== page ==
9. It is no doubt true that there is no presumption that the result would be affected when once an irregularity is committed. On that question the Supreme Court points out the difference between the law in England and the law in India clearly. But where the infringement of the rules is such that the officials conducting the election could not be acquitted of being parties to a fraud, I am of opinion that the principle stated in Islington Division case1, would apply.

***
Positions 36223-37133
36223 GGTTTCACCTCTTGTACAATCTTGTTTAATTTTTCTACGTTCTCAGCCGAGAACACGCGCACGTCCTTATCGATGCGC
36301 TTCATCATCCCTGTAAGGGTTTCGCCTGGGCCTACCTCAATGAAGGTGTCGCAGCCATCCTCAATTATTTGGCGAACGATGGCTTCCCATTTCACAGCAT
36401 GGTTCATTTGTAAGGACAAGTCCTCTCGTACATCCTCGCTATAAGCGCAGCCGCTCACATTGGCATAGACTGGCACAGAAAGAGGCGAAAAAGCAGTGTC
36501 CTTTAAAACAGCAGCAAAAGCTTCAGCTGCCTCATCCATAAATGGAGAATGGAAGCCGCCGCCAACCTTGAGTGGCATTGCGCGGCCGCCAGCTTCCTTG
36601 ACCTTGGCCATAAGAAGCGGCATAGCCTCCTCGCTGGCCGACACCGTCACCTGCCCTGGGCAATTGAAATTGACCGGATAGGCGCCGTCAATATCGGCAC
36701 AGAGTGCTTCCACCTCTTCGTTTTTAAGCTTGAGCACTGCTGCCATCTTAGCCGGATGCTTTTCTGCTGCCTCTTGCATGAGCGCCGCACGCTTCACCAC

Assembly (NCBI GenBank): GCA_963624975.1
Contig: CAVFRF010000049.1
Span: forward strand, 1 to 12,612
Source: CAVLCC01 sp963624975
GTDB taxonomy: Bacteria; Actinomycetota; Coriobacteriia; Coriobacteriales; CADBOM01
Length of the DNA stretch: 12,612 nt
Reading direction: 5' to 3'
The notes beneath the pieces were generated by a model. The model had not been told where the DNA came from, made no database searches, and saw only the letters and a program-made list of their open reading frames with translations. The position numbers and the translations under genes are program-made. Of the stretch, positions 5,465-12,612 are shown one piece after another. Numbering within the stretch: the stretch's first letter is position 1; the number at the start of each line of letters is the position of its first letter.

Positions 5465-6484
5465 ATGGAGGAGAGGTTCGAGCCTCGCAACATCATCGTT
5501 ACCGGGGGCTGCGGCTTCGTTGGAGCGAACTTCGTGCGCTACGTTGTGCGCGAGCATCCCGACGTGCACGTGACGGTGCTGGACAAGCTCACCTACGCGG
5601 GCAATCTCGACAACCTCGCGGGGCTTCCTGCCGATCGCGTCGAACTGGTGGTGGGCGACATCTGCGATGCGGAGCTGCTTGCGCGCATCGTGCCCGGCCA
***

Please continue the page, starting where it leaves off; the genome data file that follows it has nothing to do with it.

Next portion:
10. As regards ward No. 1, there had been attempt to secure more ballot papers than there were voters. It is difficult to ascertain how many of the votes found in the ballot boxes were genuine ones. There is similar difficulty in regard to ward No. 3, where the number of votes polled is slightly higher than the number issued. The mere fact that the difference is only 6 cannot show that there was irregularity only in regard to 6 votes, particularly in the light of the finding of the Election Commissioner that there was an improper conduct of the election. Again, in regard to ward No. 4, more votes than issued have been polled. Election for these wards, namely, wards Nos. 1, 3 and 4, will have to be set aside. As regards ward No. 2, the number of ballot papers issued correspond to the number of votes polled. It may be that, even in that case, the same kind of malpractice took place. There is nothing to indicate that such malpractice took place as in the other cases where there is difference between the ballot papers issued and ballot papers utilised. To set aside the election in regard to ward No. 2 will be to act on suspicion, and not on evidence. I, therefore, make the rule absolute in regard to W.P. Nos. 378, 380 and 381 of 1959, and discharge the rule in regard to W.P. No. 379 of 1959. The petitioners in W.P. Nos. 378, 380 and 381 of 1959 will be entitled to their costs. Petitioner in W.P. No. 379 of 1959 will pay costs to the respondents (one set). Advocate's fee Rs. 100.